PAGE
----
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Anti-virus Software Disabled by Fake Codec Trojan

ESET announced the spread of dangerous new variant of the Win32/Delf.QCZ Trojan through Facebook, as reported by virus removal on August 6, 2011.

The spam spreads in the Facebook chat with a message "Hi how are you", which is actually purported and the person sending the mail seems to be included in the friend's list. The conversation also refers the user and is actually purported.

The spam also points towards downloading a video link, which is a fake page seemingly to be from the YouTube. This page tricks a user into downloading the malware. The link seems real as it even involves the name of the user. This fake codec trick has been utilized by malware writers for quite some time from now.

Apart from all these, the attackers have also added comments in the video link to increase the authenticity of the link, which also triggers a user to update the link.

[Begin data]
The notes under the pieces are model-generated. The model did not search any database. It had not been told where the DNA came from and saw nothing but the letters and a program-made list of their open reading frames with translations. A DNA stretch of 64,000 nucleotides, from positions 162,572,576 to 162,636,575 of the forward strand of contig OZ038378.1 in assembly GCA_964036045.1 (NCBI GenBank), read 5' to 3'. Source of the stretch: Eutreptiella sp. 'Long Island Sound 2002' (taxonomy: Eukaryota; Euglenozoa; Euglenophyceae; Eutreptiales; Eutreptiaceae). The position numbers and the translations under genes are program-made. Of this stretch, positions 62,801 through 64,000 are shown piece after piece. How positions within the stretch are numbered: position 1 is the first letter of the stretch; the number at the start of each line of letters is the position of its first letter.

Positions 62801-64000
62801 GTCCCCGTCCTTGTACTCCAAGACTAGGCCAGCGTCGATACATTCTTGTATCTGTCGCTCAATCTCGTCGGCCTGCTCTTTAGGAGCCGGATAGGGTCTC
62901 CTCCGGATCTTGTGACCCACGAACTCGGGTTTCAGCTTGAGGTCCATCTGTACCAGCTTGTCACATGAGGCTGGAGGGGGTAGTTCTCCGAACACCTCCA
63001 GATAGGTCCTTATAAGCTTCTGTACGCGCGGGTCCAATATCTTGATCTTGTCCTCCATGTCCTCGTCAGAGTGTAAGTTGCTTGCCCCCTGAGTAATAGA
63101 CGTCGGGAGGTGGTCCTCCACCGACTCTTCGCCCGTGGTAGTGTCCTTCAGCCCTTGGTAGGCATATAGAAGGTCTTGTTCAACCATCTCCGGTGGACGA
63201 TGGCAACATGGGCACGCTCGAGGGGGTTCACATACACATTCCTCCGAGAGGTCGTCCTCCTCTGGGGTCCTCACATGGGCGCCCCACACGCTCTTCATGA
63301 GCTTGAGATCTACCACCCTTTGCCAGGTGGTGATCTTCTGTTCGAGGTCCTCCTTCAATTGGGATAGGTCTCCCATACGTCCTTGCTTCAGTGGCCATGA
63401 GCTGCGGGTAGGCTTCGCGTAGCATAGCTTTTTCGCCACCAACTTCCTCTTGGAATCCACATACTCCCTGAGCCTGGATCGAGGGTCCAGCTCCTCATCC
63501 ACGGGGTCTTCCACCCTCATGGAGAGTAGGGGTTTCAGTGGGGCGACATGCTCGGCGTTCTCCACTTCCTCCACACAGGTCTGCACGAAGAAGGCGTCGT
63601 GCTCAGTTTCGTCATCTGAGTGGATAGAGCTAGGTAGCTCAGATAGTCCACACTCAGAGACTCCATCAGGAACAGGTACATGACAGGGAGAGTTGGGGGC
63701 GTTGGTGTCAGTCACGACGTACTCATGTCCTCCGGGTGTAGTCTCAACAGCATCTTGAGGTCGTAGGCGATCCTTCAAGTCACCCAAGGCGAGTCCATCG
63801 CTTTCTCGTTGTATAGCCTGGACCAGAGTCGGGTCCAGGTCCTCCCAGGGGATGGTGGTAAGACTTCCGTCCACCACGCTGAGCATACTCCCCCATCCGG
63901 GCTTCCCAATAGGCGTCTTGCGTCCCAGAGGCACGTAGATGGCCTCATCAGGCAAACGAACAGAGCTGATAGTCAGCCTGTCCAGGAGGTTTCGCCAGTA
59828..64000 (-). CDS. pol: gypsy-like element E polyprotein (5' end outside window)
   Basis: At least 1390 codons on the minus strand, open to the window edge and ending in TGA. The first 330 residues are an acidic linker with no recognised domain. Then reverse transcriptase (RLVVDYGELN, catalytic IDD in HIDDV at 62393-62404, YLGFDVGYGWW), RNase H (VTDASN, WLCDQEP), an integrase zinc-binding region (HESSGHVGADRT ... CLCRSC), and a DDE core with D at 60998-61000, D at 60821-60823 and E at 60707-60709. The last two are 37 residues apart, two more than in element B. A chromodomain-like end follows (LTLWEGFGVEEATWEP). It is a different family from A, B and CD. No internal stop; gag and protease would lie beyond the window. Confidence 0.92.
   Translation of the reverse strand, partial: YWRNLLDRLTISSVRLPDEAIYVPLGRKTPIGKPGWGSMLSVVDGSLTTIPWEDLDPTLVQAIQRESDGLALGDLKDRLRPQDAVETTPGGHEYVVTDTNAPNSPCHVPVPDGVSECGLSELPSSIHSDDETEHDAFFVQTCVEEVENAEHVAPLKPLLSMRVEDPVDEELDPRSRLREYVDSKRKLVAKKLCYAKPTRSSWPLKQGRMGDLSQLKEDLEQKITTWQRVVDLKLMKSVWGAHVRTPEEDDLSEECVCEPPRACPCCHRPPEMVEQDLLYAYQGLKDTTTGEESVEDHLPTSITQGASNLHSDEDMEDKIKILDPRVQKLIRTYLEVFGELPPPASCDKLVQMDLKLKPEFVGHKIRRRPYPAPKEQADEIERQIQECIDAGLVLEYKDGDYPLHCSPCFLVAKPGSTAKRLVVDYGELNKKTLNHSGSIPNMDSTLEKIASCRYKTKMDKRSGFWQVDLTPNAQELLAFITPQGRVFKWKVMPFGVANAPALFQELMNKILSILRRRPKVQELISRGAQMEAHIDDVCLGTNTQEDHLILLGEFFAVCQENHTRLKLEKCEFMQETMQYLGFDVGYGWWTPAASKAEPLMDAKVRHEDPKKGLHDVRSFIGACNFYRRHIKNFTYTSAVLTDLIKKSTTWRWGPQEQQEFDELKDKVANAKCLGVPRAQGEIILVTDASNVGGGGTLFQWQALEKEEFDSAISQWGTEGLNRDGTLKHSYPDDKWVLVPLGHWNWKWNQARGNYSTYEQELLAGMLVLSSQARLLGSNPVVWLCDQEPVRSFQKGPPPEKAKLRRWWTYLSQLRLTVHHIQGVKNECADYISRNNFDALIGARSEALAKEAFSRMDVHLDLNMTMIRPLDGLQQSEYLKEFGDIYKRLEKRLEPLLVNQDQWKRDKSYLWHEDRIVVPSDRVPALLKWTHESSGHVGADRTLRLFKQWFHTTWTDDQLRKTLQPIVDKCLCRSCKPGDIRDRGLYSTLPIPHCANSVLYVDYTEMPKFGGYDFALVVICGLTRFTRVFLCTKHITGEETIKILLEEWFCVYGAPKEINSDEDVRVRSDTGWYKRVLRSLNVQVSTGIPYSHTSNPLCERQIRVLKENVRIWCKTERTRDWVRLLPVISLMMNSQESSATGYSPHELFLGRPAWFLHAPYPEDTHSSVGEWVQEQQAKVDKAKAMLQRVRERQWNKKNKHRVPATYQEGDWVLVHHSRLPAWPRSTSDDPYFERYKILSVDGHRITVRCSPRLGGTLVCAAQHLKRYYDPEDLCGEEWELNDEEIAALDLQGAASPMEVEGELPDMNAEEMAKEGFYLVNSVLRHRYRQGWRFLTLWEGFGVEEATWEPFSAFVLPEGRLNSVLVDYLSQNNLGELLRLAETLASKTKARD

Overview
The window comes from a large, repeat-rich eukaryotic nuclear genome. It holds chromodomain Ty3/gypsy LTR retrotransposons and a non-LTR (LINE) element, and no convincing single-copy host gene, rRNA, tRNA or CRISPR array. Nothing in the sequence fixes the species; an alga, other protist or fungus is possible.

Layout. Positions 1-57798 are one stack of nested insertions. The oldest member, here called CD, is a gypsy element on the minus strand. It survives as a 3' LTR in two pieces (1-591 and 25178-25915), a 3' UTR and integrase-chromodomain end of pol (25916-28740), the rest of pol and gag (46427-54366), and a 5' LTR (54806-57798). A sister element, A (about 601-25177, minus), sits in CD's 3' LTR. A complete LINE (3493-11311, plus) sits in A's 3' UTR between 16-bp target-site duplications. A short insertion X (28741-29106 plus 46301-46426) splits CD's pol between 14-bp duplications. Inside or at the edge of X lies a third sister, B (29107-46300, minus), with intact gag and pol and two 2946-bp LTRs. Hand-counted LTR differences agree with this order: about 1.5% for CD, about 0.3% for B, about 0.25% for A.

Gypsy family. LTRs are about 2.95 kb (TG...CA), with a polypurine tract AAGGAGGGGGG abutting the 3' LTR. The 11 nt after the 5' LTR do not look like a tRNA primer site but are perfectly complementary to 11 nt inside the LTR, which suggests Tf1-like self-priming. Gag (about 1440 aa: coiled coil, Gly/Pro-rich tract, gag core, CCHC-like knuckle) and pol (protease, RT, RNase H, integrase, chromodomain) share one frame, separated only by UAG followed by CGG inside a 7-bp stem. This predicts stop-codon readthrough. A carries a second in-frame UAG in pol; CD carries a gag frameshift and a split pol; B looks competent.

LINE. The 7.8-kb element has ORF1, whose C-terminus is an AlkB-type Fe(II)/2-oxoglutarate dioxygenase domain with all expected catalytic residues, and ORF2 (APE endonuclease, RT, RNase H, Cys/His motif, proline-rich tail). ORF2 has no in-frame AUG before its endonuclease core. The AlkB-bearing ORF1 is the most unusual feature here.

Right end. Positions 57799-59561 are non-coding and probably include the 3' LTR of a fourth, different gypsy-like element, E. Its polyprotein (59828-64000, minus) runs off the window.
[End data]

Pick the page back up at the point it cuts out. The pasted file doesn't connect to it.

While discussing ways of combating this kind of dangerous Trojan, ESET malware Researcher Robert Lipovsky was quite apprehensive due to the following reasons. Firstly, chatting on it is out of the question as the link is a computer bot. For people speaking in non-English language, the attraction might be drawn apparently from the communication made by their friends in English. Secondly, even the video link that replicates YouTube seems to be quite suspicious, reports EFYTimes on August 7, 2011.

As per statistics revealed by the ESET ThreatSense.Net, following are the countries with highest infection rate with the Win32/Delf.QCZ Trojan. These are Central and Eastern Europe, Slovakia, Russia, Belarus, Ukraine, the Czech Republic and Serbia, and Montenegro.

Even after de-activation of the anti-virus software, one is not relieved as the icon can still be visible in the system tray. On clicking on the icon, another forged warning is received by the user and though the computer is safe the user receives warning that the AV software is running in advanced protection mode.

However, though the victim's machine is protected, the Trojan starts a backdoor, that in turn is utilized to install malware onto the system.

Related article: Anti-Spam Laws may not Solve the Problem

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